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Bill of Rights

In the US House of Representatives those interested in limited federal powers acknowledged that Congress had no authority to change the wording of the Constitution. Therefore, amendments to the Constitution were proposed, called a Bill of Rights (with those called Federalists arguing that such a bill was unnecessary because states kept any powers not given to the federal government).

One of the issues that had arisen concerned the power of the Anglican Church as the state church in Virginia – Thomas Jefferson's state. Virginia had been throwing Baptists in prison for preaching without a license. Jefferson believed that the Baptists should be free to preach. Patrick Henry and other revolutionaries held that a state should have the right to choose which religious denomination was right for its citizens. Jefferson and religious liberty won with the First Amendment.

The House passed 17 amendments to the Constitution, and of these the Senate approved 12. Amendments to the Constitution required ratification by two-thirds of the states, and not quite five months after President Washington's inaugural address the amendments were ready for that process.

The Constitutional amendments that passed state ratification were:

I) Congress shall make no law respecting an establishment of religion, or prohibiting the free exercise thereof; or abridging the freedom of speech, or of the press; or the right of the people peaceably to assemble, and to petition the Government for a redress of grievances.

II) A well regulated Militia, being necessary to the security of a free State, the right of the people to keep and bear Arms, shall not be infringed.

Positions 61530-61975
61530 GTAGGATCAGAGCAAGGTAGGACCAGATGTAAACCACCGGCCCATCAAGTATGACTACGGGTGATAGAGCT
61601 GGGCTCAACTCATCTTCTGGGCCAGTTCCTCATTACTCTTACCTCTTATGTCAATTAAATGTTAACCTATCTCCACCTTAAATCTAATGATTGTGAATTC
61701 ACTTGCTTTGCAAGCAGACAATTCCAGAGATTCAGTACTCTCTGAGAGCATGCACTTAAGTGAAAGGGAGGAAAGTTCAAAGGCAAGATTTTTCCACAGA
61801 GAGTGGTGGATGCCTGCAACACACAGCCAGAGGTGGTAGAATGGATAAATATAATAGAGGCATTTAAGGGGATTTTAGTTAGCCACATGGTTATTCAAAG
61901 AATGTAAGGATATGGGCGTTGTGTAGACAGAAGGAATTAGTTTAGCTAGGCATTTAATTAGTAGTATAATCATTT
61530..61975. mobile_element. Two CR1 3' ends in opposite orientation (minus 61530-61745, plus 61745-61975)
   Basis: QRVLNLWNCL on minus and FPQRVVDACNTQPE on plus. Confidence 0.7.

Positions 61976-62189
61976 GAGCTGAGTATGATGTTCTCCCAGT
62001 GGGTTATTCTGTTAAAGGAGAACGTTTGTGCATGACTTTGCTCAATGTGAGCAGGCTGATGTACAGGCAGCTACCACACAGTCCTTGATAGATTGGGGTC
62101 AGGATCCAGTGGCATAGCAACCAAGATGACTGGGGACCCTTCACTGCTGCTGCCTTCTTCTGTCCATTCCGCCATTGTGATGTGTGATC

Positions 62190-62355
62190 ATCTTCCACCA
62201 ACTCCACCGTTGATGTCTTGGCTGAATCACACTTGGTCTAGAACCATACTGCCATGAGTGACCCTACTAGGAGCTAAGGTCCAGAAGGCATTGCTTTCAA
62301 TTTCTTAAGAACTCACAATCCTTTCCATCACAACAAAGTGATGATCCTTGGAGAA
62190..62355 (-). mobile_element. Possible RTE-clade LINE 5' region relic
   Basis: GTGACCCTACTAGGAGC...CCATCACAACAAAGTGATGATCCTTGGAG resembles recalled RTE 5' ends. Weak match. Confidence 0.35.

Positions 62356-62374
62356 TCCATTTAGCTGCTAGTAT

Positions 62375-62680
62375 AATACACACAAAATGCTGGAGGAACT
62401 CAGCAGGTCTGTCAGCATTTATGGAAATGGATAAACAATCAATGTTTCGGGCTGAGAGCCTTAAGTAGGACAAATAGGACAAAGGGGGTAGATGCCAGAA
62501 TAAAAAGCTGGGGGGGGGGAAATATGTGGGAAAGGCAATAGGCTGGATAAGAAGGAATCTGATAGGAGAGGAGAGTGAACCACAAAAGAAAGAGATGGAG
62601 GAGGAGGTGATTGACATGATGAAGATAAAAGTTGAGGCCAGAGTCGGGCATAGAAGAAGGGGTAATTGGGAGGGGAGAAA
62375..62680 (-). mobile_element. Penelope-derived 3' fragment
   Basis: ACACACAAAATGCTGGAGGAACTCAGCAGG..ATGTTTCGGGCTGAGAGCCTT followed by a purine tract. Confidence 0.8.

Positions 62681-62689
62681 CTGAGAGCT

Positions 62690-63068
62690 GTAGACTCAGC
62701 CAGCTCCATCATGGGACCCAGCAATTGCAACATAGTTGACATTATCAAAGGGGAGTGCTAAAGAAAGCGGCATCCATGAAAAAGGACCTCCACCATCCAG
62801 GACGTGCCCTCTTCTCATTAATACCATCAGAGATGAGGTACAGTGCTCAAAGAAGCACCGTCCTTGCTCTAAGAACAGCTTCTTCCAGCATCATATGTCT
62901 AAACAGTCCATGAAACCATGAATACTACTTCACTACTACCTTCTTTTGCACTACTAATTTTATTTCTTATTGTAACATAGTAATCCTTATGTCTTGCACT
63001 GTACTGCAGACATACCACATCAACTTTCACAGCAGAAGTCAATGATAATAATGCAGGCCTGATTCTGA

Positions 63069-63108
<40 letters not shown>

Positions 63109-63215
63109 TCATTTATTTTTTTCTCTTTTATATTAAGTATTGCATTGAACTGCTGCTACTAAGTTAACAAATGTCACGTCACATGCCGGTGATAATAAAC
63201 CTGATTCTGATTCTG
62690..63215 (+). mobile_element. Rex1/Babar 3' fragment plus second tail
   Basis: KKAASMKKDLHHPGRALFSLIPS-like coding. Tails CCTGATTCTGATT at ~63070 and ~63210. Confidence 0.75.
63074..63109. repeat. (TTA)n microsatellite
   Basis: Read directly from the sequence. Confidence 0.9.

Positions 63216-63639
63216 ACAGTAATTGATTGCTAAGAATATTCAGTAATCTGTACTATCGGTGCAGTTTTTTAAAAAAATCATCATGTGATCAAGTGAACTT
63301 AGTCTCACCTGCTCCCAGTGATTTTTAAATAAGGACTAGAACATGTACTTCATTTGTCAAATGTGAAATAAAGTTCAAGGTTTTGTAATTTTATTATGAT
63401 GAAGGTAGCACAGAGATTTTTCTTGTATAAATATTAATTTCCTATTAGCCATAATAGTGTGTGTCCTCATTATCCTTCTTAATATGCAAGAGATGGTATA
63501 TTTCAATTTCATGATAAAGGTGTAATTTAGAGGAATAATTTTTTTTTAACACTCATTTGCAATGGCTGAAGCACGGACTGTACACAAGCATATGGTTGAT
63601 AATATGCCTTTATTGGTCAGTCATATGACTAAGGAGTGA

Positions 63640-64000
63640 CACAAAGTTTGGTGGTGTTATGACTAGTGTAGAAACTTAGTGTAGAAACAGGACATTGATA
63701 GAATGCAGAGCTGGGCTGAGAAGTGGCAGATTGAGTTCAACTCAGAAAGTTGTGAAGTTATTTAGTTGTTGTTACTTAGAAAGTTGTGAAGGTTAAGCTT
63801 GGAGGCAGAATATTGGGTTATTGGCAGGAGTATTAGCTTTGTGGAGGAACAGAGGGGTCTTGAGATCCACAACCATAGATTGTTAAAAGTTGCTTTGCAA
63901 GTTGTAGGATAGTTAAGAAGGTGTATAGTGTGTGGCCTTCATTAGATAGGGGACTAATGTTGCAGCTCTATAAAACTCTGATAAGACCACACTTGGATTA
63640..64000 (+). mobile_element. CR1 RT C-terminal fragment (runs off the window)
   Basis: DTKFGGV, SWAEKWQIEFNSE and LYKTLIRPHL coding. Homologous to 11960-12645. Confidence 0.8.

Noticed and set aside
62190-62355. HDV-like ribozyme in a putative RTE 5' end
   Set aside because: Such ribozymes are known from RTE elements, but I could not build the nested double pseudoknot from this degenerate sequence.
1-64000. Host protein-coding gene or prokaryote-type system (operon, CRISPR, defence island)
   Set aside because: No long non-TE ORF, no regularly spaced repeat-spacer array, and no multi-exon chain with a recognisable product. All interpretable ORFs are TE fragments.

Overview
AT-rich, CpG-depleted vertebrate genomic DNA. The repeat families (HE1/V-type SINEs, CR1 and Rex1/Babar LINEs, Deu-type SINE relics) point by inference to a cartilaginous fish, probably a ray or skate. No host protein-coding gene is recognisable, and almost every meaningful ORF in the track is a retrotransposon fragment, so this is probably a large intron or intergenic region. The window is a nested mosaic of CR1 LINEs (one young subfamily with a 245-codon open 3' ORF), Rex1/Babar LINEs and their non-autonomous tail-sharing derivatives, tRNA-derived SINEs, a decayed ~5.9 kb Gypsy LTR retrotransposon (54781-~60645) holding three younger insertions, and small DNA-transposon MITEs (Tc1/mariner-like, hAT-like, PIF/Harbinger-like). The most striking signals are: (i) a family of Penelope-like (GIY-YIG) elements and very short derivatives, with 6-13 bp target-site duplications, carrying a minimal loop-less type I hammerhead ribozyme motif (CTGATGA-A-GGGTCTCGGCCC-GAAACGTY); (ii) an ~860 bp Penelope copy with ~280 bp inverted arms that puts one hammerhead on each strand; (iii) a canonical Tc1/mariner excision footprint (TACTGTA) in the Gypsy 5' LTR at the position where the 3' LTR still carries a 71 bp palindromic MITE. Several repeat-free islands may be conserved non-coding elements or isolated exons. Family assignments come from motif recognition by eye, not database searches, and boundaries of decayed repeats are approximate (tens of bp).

III) No Soldier shall, in time of peace be quartered in any house, without the consent of the Owner, nor in time of war, but in a manner to be prescribed by law.

IV) The right of the people to be secure in their persons, houses, papers, and effects, against unreasonable searches and seizures, shall not be violated, and no Warrants shall issue, but upon probable cause, supported by Oath or affirmation, and particularly describing the place to be searched, and the persons or things to be seized.

V) No person shall be held to answer for a capital, or otherwise infamous crime, unless on a presentment or indictment of a Grand Jury, except in cases arising in the land or naval forces, or in the Militia, when in actual service in time of War or public danger; nor shall any person be subject for the same offence to be twice put in jeopardy of life or limb; nor shall be compelled in any criminal case to be a witness against himself, nor be deprived of life, liberty, or property, without due process of law; nor shall private property be taken for public use, without just compensation.

VI) In all criminal prosecutions, the accused shall enjoy the right to a speedy and public trial, by an impartial jury of the State and district wherein the crime shall have been committed, which district shall have been previously ascertained by law, and to be informed of the nature and cause of the accusation; to be confronted with the witnesses against him; to have compulsory process for obtaining witnesses in his favor, and to have the Assistance of Counsel for his defense.

VII) In suits at common law, where the value in controversy shall exceed twenty dollars, the right of trial by jury shall be preserved, and no fact tried by a jury, shall be otherwise reexamined in any Court of the United States, than according to the rules of the common law.

VIII) Excessive bail shall not be required, nor excessive fines imposed, nor cruel and unusual punishments inflicted.

IX) The enumeration in the Constitution, of certain rights, shall not be construed to deny or disparage others retained by the people.

X) The powers not delegated to the United States by the Constitution, nor prohibited by it to the States, are reserved to the States respectively, or to the people.

The Bill of Rights officially became part of the Constitution in December 1791.


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